Risk Driven Management
Stories from Projects
The article discusses the course and key obstacles of testing on a project in a compliance-driven setting. In this setting, the integration testing team joined the project very late and faced challenging deadlines. The article highlights meetings, working sessions, micromanagement, and individualized support as means of mitigating these obstacles.
What It Will Cover
- Senior Test Consultant
- Test Managers
- Senior Test Analysts
- Test Analysts
- Test Engineers
The project aimed to provide a simpler solution for identity management within the organization as a replacement for the current solution, which is to be decommissioned. The TO-BE solution should eliminate dependency on the AS-IS solution's supplier, improve documentation, and automate previously manual processes.
Our team joined an ongoing project where the development of the TO-BE solution had been underway for 2 years and was nearing completion. Testing was about to start. Our team was assigned the task of System Integration Testing, which would validate UAT readiness. At that time, the first wave of the COVID-19 pandemic was at its strongest, resulting in remote-only onboarding and work.
The project introduced significant changes across multiple systems. The AS-IS solution had been around and maintained for 15 years, with key knowledge scattered among outdated documents, source code, and the memories of employees who might have already left the organization. The project team(s) had limited experience with projects of this scale and even less experience with integration testing.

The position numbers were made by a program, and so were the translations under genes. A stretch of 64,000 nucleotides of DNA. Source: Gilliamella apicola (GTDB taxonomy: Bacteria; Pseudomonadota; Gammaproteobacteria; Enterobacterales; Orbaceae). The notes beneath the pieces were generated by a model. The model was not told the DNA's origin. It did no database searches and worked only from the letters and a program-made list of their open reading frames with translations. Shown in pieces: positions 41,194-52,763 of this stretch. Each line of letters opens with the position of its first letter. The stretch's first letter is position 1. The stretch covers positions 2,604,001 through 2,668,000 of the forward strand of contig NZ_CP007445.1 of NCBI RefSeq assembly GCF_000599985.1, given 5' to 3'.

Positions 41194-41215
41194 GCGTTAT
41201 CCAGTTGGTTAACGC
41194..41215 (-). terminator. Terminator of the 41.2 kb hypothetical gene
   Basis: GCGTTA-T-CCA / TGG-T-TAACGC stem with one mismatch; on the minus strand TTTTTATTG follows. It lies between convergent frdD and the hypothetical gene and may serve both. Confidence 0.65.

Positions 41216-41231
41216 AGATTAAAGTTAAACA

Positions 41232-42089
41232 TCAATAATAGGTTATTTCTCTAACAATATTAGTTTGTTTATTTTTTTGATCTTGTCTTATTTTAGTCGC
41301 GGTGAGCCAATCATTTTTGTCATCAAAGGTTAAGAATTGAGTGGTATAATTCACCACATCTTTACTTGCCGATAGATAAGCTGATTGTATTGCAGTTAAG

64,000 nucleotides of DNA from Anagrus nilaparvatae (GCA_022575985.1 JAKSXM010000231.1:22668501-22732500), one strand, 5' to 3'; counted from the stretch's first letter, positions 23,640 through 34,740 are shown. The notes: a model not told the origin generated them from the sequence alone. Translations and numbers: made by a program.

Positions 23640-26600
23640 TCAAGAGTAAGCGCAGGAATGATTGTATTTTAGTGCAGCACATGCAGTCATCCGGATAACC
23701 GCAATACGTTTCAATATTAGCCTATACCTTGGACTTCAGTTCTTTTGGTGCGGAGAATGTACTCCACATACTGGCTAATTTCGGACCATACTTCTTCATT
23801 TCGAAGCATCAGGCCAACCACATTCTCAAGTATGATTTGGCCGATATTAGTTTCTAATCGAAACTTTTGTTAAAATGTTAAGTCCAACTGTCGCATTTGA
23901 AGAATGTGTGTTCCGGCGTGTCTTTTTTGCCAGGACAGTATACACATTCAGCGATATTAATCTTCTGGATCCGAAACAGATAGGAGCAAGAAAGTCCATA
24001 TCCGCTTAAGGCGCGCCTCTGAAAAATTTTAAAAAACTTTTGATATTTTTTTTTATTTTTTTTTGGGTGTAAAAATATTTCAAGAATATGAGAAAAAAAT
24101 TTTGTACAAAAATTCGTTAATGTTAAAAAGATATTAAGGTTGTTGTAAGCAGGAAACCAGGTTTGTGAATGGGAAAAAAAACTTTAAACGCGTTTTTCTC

System Integration Testing was not initially part of the scope but was added to the schedule later. The schedule was adjusted by parallelizing tasks. The scope of SIT was to cover the integration of 11 systems within the project, as well as their basic integration with upstream and downstream solutions.
Project Development Description: Beginning, Progress, Conclusion
The initial survey uncovered that the requirements were poorly documented and difficult to test. The teams had little experience with software testing, but they had prepared, reviewed, and approved test cases. We realized that the individual teams had been working almost independently from one another and from business representatives, which had prevented the discovery of misunderstandings or gaps in the design. Suppliers completed factory testing without significant findings.
An early smoke integration test in the development environment identified the extent of design gaps, leading to a 3-month postponement of the testing phase. During those three months, all teams worked together to understand key use cases and ensure that the solution supported them as intended, without undesired side effects.
Testing in the common integration environment proved more difficult than expected due to frequent solution performance issues, overall environment instability, and the quality of a key component of the TO-BE solution. The decision to parallelize SIT and UAT helped mitigate delays in project delivery milestones, but it required extra effort due to UAT uncovering design flaws that prevented deployment to production and subsequent changes.